How to Measure Paper Thickness

There are several tools for measuring paper thickness, with the most common being a micrometer, micrometer-based caliper, and thickness gauge.

1. Micrometer

Micrometer

The distance between any two parallel surfaces can be measured precisely with the help of a micrometer. It’s a standard tool for gauging paper and other materials’ thickness. When measuring the paper thickness with a micrometer, the paper is sandwiched between the anvil and the spindle, and the spindle is tightened until it barely touches the paper.

The reading from the micrometer is then recorded, which is done in thousandths of an inch most of the time. If you want precise readings from your micrometer, make sure to calibrate the micrometer when necessary.

2. Calipers

A caliper is a tool for determining the distance between 2 sides of an object. Among its many applications is gauging paper thickness. To determine the thickness of the paper, place a sheet in between the caliper’s jaws and close them until they barely touch the paper. The caliper’s readings will be expressed in thousandths of an inch. Calipers come in a variety of forms, including the Vernier caliper, dial caliper, and digital caliper.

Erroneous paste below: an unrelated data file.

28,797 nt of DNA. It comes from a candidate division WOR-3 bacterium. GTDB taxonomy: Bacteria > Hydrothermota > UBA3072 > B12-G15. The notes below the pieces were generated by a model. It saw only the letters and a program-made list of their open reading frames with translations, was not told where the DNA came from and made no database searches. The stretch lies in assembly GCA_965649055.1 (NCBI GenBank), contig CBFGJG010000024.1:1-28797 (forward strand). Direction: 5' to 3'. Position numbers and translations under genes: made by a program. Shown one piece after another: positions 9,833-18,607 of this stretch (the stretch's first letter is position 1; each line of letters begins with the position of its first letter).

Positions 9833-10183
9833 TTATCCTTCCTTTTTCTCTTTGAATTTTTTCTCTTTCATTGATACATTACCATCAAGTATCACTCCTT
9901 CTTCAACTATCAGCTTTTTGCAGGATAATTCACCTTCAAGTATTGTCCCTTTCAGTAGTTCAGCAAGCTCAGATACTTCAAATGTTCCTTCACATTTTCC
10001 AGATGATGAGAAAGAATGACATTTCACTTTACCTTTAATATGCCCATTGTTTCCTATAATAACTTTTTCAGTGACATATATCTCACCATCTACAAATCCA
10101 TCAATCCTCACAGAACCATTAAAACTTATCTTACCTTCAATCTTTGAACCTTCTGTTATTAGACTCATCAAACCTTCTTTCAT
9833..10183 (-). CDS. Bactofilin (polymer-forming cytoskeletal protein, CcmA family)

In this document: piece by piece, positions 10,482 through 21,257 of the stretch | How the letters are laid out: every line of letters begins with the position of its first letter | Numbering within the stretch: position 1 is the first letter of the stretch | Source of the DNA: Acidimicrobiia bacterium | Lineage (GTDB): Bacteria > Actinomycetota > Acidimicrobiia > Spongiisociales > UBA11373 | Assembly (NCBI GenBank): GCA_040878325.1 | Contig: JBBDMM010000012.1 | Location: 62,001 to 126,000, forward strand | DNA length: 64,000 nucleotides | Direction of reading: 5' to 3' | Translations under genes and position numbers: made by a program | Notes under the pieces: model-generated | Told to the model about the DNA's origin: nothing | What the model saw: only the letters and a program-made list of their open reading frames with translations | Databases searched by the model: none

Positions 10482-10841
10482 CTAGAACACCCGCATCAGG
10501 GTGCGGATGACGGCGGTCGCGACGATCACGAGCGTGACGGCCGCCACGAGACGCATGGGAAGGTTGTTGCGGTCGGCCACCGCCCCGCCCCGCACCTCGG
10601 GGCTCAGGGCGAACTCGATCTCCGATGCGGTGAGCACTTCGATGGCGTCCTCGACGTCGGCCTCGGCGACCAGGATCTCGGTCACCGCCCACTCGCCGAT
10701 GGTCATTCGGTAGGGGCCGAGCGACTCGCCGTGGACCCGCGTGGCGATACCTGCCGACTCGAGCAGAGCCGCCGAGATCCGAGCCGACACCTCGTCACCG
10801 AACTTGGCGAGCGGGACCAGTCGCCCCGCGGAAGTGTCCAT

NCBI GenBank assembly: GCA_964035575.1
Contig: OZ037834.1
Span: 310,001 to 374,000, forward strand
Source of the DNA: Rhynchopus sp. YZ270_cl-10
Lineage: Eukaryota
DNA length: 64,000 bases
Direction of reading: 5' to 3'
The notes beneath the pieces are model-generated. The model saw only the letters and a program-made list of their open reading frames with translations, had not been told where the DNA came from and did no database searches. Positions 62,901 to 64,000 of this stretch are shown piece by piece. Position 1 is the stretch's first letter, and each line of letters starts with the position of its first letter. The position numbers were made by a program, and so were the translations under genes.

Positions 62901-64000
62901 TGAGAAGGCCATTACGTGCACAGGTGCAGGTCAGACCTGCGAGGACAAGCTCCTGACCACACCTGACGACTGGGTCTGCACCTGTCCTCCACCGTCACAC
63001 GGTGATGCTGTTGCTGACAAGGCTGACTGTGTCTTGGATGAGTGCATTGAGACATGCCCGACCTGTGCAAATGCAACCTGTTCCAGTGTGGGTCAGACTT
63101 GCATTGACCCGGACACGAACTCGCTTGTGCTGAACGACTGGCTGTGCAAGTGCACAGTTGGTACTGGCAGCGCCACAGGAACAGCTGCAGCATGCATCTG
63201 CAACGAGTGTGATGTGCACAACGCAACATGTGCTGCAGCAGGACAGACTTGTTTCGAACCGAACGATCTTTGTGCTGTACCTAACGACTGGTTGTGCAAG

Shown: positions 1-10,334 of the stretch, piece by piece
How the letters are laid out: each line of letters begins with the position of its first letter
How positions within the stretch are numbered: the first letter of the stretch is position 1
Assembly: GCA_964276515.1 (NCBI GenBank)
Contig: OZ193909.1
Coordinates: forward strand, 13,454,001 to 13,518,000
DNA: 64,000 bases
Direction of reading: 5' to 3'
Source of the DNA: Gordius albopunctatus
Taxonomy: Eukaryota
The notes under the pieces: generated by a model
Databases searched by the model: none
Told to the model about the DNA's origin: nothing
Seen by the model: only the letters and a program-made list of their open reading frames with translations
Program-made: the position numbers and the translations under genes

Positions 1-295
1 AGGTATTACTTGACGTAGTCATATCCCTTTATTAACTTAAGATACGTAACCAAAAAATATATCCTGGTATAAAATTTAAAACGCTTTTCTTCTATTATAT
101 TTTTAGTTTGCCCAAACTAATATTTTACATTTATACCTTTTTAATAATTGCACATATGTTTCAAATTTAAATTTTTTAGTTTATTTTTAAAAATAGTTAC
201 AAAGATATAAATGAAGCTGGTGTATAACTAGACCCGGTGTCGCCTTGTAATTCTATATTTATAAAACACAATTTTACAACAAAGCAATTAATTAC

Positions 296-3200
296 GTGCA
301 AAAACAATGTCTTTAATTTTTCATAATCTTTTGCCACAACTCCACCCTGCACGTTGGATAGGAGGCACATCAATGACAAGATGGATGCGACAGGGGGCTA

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3. Thickness gauge

Thickness gauge

Thicknesses of various materials, including paper, can be determined with the help of a special tool called a thickness gauge. As a rule, a gauge with a spring-loaded probe is pressed up against the substance to be measured.

The thickness of paper can be measured with a thickness gauge by laying the paper flat and pressing the gauge’s probe against it. The paper thickness is then displayed on the gauge in the selected measurement system. This approach is straightforward and simple to implement, but it is not as precise as using a micrometer or caliper.

What Factors Affect Paper Thickness

Generally speaking, there are variables that will affect the thickness of paper—its weight per 500 sheets or the type of paper (which is directly affected by its weight).

By weight